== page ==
Monday, November 21, 2022

Community-Engaged Student Experience Leads to $150,000 Grant

Across Iowa, rural community libraries tend to be storehouses for documents, records, photographs, and published material that collectively tells the story of events and people that shape the surrounding area's history, often without the resources to organize and share them with future generations. Through personal experience, community-engaged coursework, and a personal mission to address this problem, Micah Bateman has been championing this issue while working to provide solutions, first as a student and then as a professor at the University of Iowa.

Micah Bateman, Ph.D., assistant professor in the School of Library and Information Science (SLIS) at the University of Iowa, worked with the Iowa Initiative for Sustainable Communities (IISC) and Office of Community Engagement when he was a graduate student with SLIS.

In one of the community engagement projects undertaken with IISC as a student, Bateman worked with the Washington Public Library (WPL) in Washington, Iowa, advising them on how to use recently acquired iPads - new technology at the time.

While assisting with recommendations for circulating the tablets and developing programming about integrating the technology into existing services, Bateman noticed that the library had an extensive archive of community and genealogical documents in storage.

"Because there was such a small staff, no one was able to organize and promote these documents," Bateman said. 

Bateman had previously been a reporter for his hometown newspaper in rural Jacksonville, Texas, when he first noticed how local libraries preserved community memory.

"Even the newspaper I worked for didn't archive its newspapers, Bateman said. "We relied on the public library to archive our old back issues."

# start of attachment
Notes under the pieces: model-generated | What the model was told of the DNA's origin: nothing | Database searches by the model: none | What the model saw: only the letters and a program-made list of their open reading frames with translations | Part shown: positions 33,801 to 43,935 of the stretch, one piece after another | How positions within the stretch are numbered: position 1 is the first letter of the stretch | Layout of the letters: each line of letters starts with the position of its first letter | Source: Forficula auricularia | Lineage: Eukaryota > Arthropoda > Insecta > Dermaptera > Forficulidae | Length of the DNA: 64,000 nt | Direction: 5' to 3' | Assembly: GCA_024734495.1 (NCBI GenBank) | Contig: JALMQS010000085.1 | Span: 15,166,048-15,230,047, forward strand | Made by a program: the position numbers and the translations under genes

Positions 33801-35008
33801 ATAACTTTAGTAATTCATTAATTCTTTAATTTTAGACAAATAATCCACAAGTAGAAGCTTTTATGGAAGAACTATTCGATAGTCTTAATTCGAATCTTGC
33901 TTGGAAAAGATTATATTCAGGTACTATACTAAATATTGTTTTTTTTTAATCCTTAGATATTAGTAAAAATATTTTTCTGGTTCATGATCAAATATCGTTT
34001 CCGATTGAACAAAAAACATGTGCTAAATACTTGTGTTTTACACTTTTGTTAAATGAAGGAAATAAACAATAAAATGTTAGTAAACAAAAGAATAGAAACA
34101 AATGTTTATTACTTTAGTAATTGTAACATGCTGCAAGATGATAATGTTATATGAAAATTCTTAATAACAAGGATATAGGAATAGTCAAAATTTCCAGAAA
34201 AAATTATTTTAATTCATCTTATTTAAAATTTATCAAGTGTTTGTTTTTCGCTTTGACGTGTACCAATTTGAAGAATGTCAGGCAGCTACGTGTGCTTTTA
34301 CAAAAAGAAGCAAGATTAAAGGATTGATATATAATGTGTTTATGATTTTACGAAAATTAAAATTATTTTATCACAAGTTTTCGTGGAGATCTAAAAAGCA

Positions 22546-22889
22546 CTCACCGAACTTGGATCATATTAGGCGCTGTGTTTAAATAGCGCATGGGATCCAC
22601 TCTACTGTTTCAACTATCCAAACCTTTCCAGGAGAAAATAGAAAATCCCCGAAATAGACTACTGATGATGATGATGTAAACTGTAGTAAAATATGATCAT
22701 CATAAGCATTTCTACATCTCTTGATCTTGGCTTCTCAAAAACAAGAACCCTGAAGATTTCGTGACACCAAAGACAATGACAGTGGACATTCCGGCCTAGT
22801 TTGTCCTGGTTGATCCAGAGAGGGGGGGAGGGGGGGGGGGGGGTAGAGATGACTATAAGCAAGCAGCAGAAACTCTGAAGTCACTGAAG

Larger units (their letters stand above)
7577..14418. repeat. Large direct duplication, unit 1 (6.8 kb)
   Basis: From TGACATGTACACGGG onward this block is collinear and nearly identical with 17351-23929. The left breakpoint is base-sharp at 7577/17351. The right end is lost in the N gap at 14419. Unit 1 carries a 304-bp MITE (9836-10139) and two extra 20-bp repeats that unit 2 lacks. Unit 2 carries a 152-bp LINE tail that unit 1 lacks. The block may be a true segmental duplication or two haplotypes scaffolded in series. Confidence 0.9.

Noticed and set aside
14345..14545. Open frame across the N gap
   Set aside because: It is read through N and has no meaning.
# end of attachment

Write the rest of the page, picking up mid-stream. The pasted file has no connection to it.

Creating Student Experiences

Now on the faculty for SLIS, Bateman's early experience working with under-resourced rural libraries has become a focus for his students as they work on community-engaged projects in class that serve local libraries and cultural heritage centers.

Bateman said that SLIS has a deep commitment to community engagement, offering community-engaged courses (CEC) where students get active learning experiences and gain skills to put on a resume while offering community partners the expertise of organized and guided graduate students.

"At the heart of these projects and community engagement is a sense of community inclusion and wellbeing," Bateman said.

In one of his first class projects, Bateman partnered with Iowa City Poetry, which was looking to start a lending library to share poetry with the community.

"The director of Iowa City Poetry was not a librarian and needed consultation on what library systems they would need to make the poetry lending library run," Bateman said.

In 2020, Bateman's Computing Foundations Course (CFC) students helped the organization critically evaluate new and emerging technology to identify platforms to purchase for implementing an Integrated Library System (ILS) for cataloging materials and keeping a database of users essential to running a library of any size.

"One of the groups recommended the platform Iowa City Poetry now uses to run the lending library," Bateman said. "The organization also takes in a number of our students for practicum projects based on the success of that experience."

The following year, students in the CFC course worked with the Jackson County Historical Society, an IISC partner led by a former librarian, with a lot of community documentation about the City of Maquoketa that needed to be cataloged and digitized for sharing with the broader community.

"We got to help an actual librarian heading up this historical society think about what digital platform would be best for all of the community documents that told the story of the history of Jackson County and Maquoketa," Bateman said. "We used the same process that helped Iowa City Poetry to determine what platforms would be best for a volunteer force at a historical society that would bring all of these community documents and memories into the digital realm."